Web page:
December 28, 2016 by Ed Kennedy
The Sensory Overload of Content Promotion: How to Navigate ‘the Noise’ of Online
Who doesn’t love a good startup? A niche product? A self-funded podcast that sets the world afire? This is all good stuff, and in the era in which we live no longer does a gatekeeper at a publisher’s office or a producer at a local TV station exclusively determine whether the product (or service) you have will sell.
The problem is actually getting it out there, and getting some attention. This is especially so when the choices are not limited, but too often overabundant. For those aspiring to a secret technique or ‘but wait there’s more’ pitch – this article is unlikely to hit the spot.
Instead, for those readers who are trying to do something with a product or service online – yet feel overwhelmed by all the areas you can go through in eCommerce (or feel you need expand your options but don’t know where to start); there are ways to navigate the problems practically.
For those that have arrived here unsure of where to start, perhaps stumbling in the middle, or just about at their wits’ end when it comes to trying to get their product some traction; may the following serve as useful considerations.
If Starting: Cast a wide net
Given the wide diversity of content and the ways in which you can get it from idea to buyer, sticking to one area here is ideal to avoid confusion. Let’s go with video, as its prominence is clear, the type of content seen within it diverse, and the market for it is huge.
So, if you are launching a video channel undoubtedly YouTube is usually the default choice. Thereafter Vimeo also looms as a strong alternative. Beyond this, there is a range of other sites where you can upload your content, build an audience, and look to grow further.
While it may be tempting to just start small in the first – and given this can be less time-consuming be very tempting – ultimately all channels are not made equal, nor their audiences.
While your YouTube content could be exactly the same as your Vimeo content, uploading the most august of poetry recitals is likely to find a better reception on the artist-friendly Vimeo. Conversely, if you are a stand up comedian that is fast becoming a voice of your generation, the larger audience and more diverse YouTube audience may mean a switch from Vimeo is wise.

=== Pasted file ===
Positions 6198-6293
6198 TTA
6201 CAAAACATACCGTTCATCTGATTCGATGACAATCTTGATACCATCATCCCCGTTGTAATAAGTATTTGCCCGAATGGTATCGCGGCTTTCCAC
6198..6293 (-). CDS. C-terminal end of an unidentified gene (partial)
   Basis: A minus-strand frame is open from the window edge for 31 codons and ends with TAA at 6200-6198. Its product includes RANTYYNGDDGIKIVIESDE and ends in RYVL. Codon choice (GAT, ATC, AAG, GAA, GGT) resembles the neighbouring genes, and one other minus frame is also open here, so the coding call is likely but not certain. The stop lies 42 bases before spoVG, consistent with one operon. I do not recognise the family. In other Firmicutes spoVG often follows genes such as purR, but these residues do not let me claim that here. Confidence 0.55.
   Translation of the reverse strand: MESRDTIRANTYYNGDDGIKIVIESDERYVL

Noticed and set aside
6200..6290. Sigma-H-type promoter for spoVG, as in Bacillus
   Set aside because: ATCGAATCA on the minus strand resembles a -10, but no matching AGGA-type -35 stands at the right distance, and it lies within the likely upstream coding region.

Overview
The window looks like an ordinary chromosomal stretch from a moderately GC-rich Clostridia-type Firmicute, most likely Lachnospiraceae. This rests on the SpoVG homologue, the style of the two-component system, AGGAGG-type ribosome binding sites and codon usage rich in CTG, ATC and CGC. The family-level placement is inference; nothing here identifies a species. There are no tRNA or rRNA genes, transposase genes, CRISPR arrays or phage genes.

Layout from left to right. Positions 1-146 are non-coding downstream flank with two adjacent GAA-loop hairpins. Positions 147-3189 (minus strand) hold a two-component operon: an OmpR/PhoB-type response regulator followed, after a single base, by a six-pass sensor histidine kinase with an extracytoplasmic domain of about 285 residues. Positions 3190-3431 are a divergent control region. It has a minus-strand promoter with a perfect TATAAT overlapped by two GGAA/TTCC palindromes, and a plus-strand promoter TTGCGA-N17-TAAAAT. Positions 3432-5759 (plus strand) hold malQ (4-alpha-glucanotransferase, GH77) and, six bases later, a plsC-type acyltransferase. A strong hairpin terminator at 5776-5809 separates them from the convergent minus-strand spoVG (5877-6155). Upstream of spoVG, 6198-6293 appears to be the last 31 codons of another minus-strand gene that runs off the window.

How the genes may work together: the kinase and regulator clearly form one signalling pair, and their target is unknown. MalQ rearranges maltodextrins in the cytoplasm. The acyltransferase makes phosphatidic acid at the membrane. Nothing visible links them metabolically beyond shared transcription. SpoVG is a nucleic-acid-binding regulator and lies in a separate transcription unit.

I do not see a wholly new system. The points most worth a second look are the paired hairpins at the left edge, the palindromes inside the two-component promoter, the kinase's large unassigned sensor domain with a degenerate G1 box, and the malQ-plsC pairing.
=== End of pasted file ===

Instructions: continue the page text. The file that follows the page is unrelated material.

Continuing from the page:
If Stumbling: Narrow it down
The caveat to this is if you find the time maintaining each website or app is too exhaustive or ineffective, then go ahead and narrow it down. This is also a wise move if you find the time invested is simply not worth the return.
It’s not news assets whether online or otherwise take time to grow. Just like a professional athlete bowing out at their peak though, there is surely a skill in knowing when the time is right to call it quits on something. If you’ve weighed up all considerations and feel there’s little prospect one avenue will ever provide any return, but takes too much time now; close it down.
If Stopping: Know why (and Change it up)
By many measures a good conversion rate in marketing is 4%. Let’s repeat that just to ensure it sinks in: 4%. You send out 100 emails – and sure you’ll maybe get in the range of 20 to 30 engagements or replies – but only 4 will actually result in someone going ‘I like this bread board so much I have to have it NOW!’.
This does not mean you need to fold up your tent, say goodbye to your friends, and move back cross country to home resigned to a life of failure (you have a YouTube channel after all..just…delete the account). It does mean making the distinction between trying to build something that just needs time to gain market exposure; and something that won’t take off.
At its core, this is a judgement call, and an uneasy one at that. If it’s your own creative work too, it’s also obvious you’ll have a bias here. A scientist will say a bias is a dangerous presence in seeking to make an objective assessment, and they’d be right! But this is where the wider designs on your life factors into plan.
If you produced a YouTube channel for a bit of fun and don’t really mind what happens to it at the end, go ahead and close it down, and get back to Netflixing. If you are a born videographer and you are intent on displacing PewDiePie as YouTube’s premiere attraction – then signing off on it shall be much harder. Ultimately it’s a personal call, so be OK with your personal aims factoring into it beyond all those metrics, analytics, and other data.
Conclusion: Opportunity and Adjustment
The online era has brought with it a great opportunity for creatives to produce content, launch it online, and then build a following thereafter. To someone that is a creative, many of the steps in this process shall feel intuitive, and achieving good results shall occur organically built upon the quality of the content, and the willingness of its producer to promote it around the web.
The challenge comes not when all is going well in this process -but when things are going wrong. This is the time when judgement, assessment, and adjustment becomes necessary.
So, if all is going well for you with your online content right now, keep going! If it’s not so good though, review the above, make changes as necessary, and thereafter look forward to the prospect of stronger returns on your time put in going forward.Ed Kennedy is a journalist and web designer proudly from Melbourne, Australia. Say hi to Ed via firstname.lastname@example.org or on Twitter @Edkennedy01